On Fri, Nov 21, 1997 at 09:05:21PM -0800, Dave Crocker / IMC wrote:
Well, how about this? Opposite sides of the fence...
Not really -- I don't have a position on this. But it seems that it's
being debated as a religious issue, rather than a technical one. That
is, you assert that mime solves the full pgp problem domain; others
assert that there are areas that mime doesn't address. You seem to be
taking the tack that these individuals are reacting in a patently
reactionary mode, and express a lot of frustration over it.
There is a real possiblity that you indeed *are* dealing with purely
reactionary thinking. But there is also the possibility that "the
other side" has a valid intuition that they aren't expressing well, or
that you just aren't hearing -- they aren't dumb, you know. If there
are valid reasons for ascii armor, then it would be good if they are
At 04:47 PM 11/21/97 -0800, Kent Crispin wrote:
It is quite possible that
"simple" mailers will persist for another 10 or more years.
This is certain to be true, but is a likelihood which needs to be used
carefully. For example, why project that the MUA will be unchanged but
that fancy new encryption sofware will be added?
I'm not thinking that fancy new encryption technology will be added.
Someone could produce a standard compliant simple OP application next
year, and it could be in use for another 10 years.
More importantly, why
jerk the standards specification around to accomodate that particular
Why do you view it as "jerking around"? It is a completely valid
thing for a standard to codify an existing practice, is it not?
If they want new security technology, why is it unreasonable to
require that relevant additional capabilities be added.
There's an "if" there. I'm not sure that the sole purpose of the
standard is to define "new security technology".
The claim is that PGP has uses independent of the net [so IETF
standardization?] -- that is, independent of the problem of
transmitting data securely over the net; and it really may be that
The IETF does interchange standards, not file standards.
Indeed. But half the functionality of PGP has to do with files, not
interchange. If I encrypt something on disk, that's not an
interchange. That something may be transported by ftp, or kermit, or
any number of ad hoc transfer protocols, instead of smtp or http.
MIME is not the best way to support *those* uses.
The sun might not come up tomorrow, to. "Might" is a mighty weak approach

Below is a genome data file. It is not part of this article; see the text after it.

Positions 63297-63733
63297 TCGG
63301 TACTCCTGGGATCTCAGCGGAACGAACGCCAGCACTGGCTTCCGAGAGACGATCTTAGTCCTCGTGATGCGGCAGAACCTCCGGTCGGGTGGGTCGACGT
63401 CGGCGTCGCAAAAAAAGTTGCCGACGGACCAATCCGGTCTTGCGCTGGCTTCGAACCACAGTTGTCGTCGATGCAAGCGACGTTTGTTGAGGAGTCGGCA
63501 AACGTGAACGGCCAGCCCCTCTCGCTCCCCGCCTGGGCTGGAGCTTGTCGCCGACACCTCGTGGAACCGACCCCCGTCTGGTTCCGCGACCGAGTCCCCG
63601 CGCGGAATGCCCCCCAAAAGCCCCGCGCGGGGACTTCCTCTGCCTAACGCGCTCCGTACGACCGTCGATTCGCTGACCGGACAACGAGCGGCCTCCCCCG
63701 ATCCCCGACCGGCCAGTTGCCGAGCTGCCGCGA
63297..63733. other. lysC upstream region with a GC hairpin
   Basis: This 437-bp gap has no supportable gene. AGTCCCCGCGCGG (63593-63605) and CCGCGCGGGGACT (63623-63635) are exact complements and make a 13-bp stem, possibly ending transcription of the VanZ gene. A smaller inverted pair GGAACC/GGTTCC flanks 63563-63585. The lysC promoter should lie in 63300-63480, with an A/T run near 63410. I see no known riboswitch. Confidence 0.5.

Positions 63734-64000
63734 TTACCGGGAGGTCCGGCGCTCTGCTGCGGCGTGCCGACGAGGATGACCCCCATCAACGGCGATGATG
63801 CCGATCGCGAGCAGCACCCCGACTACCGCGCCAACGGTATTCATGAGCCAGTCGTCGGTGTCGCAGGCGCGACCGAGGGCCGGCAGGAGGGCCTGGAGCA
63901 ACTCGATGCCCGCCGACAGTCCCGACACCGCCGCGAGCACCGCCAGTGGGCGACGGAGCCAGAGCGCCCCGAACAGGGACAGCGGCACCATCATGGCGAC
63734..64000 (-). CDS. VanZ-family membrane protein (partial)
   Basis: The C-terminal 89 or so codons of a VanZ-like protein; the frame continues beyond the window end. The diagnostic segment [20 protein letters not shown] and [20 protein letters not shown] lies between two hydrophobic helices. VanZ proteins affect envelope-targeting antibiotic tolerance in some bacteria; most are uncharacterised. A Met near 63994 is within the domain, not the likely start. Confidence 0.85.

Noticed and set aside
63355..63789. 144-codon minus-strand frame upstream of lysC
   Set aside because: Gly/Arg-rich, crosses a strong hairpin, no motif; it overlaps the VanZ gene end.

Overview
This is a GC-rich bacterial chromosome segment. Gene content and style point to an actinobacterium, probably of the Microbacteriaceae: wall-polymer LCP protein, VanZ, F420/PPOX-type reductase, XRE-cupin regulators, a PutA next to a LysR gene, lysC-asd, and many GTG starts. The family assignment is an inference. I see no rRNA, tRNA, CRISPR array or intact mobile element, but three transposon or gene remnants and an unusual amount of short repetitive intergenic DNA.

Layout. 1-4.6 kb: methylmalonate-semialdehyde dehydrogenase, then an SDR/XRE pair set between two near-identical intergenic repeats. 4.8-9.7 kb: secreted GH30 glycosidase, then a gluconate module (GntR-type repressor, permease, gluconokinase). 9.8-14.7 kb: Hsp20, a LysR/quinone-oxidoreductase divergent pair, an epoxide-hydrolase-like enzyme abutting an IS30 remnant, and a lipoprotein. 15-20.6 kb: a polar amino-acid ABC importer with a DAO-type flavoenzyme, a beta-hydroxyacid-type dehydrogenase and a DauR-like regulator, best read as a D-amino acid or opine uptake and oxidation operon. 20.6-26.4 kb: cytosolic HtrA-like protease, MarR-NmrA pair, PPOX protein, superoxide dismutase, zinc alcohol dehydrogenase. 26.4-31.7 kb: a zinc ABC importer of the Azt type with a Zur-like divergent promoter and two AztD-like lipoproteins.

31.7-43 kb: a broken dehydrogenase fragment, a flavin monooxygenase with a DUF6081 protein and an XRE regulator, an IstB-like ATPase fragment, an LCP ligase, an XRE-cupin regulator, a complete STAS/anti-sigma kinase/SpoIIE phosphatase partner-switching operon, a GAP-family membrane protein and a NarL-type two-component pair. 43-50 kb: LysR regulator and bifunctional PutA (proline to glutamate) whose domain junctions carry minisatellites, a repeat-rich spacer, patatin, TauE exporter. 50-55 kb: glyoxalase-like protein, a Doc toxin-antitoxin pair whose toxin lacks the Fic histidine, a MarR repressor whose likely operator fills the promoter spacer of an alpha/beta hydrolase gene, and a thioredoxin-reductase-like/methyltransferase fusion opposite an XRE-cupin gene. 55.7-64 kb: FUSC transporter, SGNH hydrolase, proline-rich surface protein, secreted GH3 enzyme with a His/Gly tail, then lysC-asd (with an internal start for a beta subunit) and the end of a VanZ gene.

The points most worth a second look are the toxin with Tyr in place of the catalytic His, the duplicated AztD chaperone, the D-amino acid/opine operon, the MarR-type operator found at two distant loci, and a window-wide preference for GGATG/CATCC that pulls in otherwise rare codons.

to debating technical choices. If there is a specific problem with MIME
for specific situations, let's hear about them and look at them.
I believe that Hal Finney did just post a lengthy post on this very topic.
Across the many messages on this topic, the arguments for retaining
amouring seem to be using cases which are irrelevant to IETF work,
This is precisely the point of my bracketed comment above -- some
parts of pgp *are* irrelevant to IETF work, I believe. But they are
*important* parts of pgp. It may well be that an IETF standard is
inappropraite for pgp -- file security is a vital component of pgp, I
don't see the IETF relevance, for example.
of unfounded fantasy, or based on errors.
All in all, this is getting to be rather frustrating.
I am not an expert in either MIME or PGP, so I may just be blowing
Gad, what an opening. I appreciate the opportunity, Kent, except for the
effort needed to skip rise above it...
Perhaps if you could avoid thinking about this as combat :-)
In particular, what format would MIME leave encrypted files on disk so
my above simple archaic email example would work? How well does MIME
work with stored objects? How does the MIME standard actually deal with
MIME is not about storage, it is about transmission.
In any event, if you
need information about MIME, I encourage you to read the relevant RFCs and
learn about it. It's remarkably difficult to condut a debate in which one
of the sides is not familiar with basic facts. (On the other hand, it's
pretty easy when BOTH sides are ignorant...)
Actually, Dave, I *have* read the rfcs (though it's been a while) and
I *do* understand the "basic facts" of mime -- in fact, I understand
mime better than I understand pgp [OK, hold your breath, the urge will
pass, I'm just testing you :-)]. I said I "wasn't an expert". I
didn't say I was "totally ignorant".
Kent Crispin "No reason to get excited",
kent(_at_)songbird(_dot_)com the thief he kindly spoke...
PGP fingerprint: B1 8B 72 ED 55 21 5E 44 61 F4 58 0F 72 10 65 55